every Tom, Dick, and Harry

every Tom, Dick, and Harry

anyone Draw the curtains or we'll have every Tom, Dick, and Harry peeking in the window.
Usage notes: usually said about any person you do not know or think is unimportant, and sometimes used in the form any Tom, Dick, or Harry: I want a qualified plumber to do the job, not just any Tom, Dick, or Harry.
See also: and, every, harry

every Tom, Dick, and Harry

Also, every mother's son; every man Jack. Everyone, all ordinary individuals, as in This model should appeal to every Tom, Dick, and Harry. The use of masculine names in this way dates from Shakespeare's time (he used Tom, Dick, and Francis in 1 Henry IV), but the current one dates from the early 1800s. The two variants are largely British usage but occasionally are used in America. The first is recorded as early as 1583, whereas the second dates from the first half of the 1800s.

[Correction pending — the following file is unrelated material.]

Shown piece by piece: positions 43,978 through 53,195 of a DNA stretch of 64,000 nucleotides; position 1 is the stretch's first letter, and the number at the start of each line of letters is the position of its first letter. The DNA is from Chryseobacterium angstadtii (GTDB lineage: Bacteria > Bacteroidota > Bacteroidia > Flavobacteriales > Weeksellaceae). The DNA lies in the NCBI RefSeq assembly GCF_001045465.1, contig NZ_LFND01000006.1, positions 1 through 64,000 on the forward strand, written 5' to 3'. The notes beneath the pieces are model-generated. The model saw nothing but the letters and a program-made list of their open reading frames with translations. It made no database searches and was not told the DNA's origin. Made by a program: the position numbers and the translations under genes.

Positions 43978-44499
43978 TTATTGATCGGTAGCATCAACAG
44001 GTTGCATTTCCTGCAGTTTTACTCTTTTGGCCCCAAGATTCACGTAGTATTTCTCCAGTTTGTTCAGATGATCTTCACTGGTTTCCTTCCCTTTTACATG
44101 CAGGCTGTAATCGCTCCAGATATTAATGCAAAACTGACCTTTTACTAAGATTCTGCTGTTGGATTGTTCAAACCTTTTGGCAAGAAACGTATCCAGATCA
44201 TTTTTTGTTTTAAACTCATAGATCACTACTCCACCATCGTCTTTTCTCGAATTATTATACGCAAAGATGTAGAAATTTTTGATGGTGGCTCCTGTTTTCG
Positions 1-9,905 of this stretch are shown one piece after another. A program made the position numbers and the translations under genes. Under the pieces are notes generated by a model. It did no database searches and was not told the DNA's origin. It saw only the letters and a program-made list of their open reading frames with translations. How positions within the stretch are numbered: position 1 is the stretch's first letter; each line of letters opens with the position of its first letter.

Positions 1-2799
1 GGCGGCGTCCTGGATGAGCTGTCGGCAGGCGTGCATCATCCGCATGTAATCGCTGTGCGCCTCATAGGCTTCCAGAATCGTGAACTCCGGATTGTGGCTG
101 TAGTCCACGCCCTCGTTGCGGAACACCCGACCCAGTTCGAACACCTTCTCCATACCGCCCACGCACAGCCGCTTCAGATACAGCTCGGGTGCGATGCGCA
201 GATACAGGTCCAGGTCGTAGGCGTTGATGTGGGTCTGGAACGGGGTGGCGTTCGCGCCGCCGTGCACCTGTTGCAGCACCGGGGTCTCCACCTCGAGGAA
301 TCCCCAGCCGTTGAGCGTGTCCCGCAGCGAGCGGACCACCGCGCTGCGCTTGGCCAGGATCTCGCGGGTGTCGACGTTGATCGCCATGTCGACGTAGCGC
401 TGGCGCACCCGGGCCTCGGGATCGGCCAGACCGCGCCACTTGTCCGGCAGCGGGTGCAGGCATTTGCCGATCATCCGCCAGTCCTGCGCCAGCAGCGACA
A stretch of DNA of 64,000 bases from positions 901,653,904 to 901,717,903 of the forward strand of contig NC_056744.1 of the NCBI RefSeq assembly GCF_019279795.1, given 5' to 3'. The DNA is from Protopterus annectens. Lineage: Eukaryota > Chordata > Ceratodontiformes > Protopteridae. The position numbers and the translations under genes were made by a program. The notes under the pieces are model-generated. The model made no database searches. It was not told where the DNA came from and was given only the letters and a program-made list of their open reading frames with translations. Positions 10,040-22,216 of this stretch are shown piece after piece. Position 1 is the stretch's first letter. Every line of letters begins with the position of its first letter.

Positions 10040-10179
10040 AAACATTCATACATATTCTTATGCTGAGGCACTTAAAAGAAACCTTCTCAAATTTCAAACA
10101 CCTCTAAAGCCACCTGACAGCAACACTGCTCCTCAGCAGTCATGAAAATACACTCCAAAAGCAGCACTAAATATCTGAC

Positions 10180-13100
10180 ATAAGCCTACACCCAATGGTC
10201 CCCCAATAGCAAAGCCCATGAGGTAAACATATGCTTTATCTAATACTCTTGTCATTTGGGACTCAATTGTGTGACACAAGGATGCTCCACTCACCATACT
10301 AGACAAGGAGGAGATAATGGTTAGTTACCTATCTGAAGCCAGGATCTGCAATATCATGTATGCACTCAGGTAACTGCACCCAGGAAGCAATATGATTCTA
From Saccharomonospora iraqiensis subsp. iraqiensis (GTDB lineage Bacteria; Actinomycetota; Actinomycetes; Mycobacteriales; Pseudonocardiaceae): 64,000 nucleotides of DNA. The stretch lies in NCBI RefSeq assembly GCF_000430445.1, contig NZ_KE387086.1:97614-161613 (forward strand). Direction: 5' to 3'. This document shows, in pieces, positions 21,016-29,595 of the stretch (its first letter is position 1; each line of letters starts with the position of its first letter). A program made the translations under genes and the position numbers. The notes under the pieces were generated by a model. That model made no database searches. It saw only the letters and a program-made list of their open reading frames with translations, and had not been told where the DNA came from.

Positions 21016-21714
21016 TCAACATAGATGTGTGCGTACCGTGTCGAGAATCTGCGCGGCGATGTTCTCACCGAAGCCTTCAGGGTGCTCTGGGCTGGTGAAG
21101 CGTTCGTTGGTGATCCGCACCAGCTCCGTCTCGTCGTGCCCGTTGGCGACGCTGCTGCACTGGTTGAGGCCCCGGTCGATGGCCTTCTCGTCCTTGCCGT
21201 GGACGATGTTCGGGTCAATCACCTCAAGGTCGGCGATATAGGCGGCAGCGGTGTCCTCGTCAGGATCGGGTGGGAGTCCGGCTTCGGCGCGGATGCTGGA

See also: and, every, harry
References in periodicals archive ?
The typical American Protestant approach is to make every Tom, Dick, and Harry Saint Tom, Saint Dick, and Saint Harry through the act of baptism.
Don't try to keep up with every Tom, Dick, and Harry if you can't afford it," says Theresa.